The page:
Kristin Looney <firstname.lastname@example.org> writes:
1. do top corners. I always start with white. (intuitive)
2. do bottom corners.
2a. bring bottom corner color onto bottom face (one of 2 patterns)
2b. orient bottom corners with each other (one of 2 patterns)
3. fill in all but one edge on top and bottom (intuitive)
4. fill in last edge (pattern)
5. solve middle ring of edges (usually 2 patterns)
The only person I have ever met used this same method was Minh,
the winner of the first U.S. championship.
Odd. I use the same method, and before this I was almost convinced I was the
only one. I guess I never asked Minh.
The only differences between
our methods was that he had more patterns memorized for step 5. I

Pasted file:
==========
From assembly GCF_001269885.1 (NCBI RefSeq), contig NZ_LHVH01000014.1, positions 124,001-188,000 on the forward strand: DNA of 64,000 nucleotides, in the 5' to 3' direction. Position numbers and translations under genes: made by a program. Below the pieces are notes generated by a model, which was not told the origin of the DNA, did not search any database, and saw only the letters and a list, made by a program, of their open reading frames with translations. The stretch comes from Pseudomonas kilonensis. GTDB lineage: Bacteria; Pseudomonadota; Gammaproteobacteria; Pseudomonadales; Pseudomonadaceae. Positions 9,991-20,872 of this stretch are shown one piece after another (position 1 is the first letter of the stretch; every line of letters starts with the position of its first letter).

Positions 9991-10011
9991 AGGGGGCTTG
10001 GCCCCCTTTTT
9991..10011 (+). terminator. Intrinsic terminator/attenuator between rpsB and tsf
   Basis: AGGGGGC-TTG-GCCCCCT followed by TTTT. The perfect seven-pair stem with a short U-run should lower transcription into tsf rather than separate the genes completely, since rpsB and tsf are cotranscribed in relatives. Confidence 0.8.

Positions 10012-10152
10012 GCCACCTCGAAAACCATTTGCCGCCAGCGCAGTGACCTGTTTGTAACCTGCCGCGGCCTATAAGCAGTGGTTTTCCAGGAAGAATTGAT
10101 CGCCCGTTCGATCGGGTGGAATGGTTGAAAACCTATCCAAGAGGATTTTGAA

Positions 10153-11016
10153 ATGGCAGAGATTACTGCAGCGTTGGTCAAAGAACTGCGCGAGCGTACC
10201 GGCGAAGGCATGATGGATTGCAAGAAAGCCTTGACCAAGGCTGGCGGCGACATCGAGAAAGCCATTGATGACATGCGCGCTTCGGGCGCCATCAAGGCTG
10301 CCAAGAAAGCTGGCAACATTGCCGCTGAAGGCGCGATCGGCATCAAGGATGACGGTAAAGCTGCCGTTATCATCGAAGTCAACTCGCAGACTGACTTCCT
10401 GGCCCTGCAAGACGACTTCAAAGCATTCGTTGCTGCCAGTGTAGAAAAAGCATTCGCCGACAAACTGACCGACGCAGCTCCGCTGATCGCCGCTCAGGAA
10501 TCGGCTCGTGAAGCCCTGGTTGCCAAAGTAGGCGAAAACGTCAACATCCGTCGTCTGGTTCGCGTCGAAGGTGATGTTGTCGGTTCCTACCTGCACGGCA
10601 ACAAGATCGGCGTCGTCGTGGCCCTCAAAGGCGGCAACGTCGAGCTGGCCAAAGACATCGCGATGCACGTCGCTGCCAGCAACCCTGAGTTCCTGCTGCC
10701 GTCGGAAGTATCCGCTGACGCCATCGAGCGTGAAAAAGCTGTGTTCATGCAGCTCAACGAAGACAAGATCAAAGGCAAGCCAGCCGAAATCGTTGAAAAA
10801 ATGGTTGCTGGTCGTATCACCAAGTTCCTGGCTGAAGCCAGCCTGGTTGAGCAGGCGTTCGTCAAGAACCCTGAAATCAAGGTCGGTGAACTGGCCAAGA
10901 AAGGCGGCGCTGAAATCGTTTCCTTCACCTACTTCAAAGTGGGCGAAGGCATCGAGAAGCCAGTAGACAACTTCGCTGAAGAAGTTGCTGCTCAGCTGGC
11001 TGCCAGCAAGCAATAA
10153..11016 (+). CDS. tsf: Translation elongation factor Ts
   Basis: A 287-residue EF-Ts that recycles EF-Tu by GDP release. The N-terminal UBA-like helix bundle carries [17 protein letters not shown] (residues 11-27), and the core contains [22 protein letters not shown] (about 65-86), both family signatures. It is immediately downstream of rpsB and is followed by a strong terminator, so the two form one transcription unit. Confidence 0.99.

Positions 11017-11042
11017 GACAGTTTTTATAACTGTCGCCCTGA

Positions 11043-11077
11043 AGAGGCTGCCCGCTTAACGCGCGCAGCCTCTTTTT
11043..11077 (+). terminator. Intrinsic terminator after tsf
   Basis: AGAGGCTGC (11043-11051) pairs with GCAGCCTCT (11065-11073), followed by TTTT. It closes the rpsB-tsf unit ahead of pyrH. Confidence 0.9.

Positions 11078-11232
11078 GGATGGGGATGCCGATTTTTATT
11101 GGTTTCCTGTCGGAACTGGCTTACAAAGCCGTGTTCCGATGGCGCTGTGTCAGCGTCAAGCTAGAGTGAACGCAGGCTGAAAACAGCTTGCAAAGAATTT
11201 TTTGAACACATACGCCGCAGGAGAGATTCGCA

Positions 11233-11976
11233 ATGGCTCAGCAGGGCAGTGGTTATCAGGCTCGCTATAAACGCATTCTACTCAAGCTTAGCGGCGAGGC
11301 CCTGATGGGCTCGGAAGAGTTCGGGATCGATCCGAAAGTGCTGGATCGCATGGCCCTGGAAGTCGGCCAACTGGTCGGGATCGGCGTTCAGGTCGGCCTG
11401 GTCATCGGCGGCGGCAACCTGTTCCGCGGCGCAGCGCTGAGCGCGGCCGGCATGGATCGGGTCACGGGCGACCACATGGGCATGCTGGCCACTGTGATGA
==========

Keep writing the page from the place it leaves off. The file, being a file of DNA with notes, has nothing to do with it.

typically do one pattern, which gets me close, and then finish it up
with one more pattern - where Minh could look at that last ring and
instantly know a pattern that would bring the cube into it's final
solved state. His hands were also a lot faster than mine.
I only have two patterns for step 5. One basically permutes three edge
pieces, the other flips a pair. It does have the advantage of being
easy to explain, though.
Come to think of it, my method is slightly different -- I orient the
corners BEFORE positioning them.
The beauty of this method is that there is very little to memorize -
and although it doesn't give me very many 20 second times, it's
always well under a minute.
I think the beauty of this "cubie"-oriented method is how easy it
generalizes to larger cubes. By just adding 2 patterns, I can solve the
4x4x4, and one more pattern gives me the 5x5x5. I think the "layer"-oriented
method is much harder to generalize.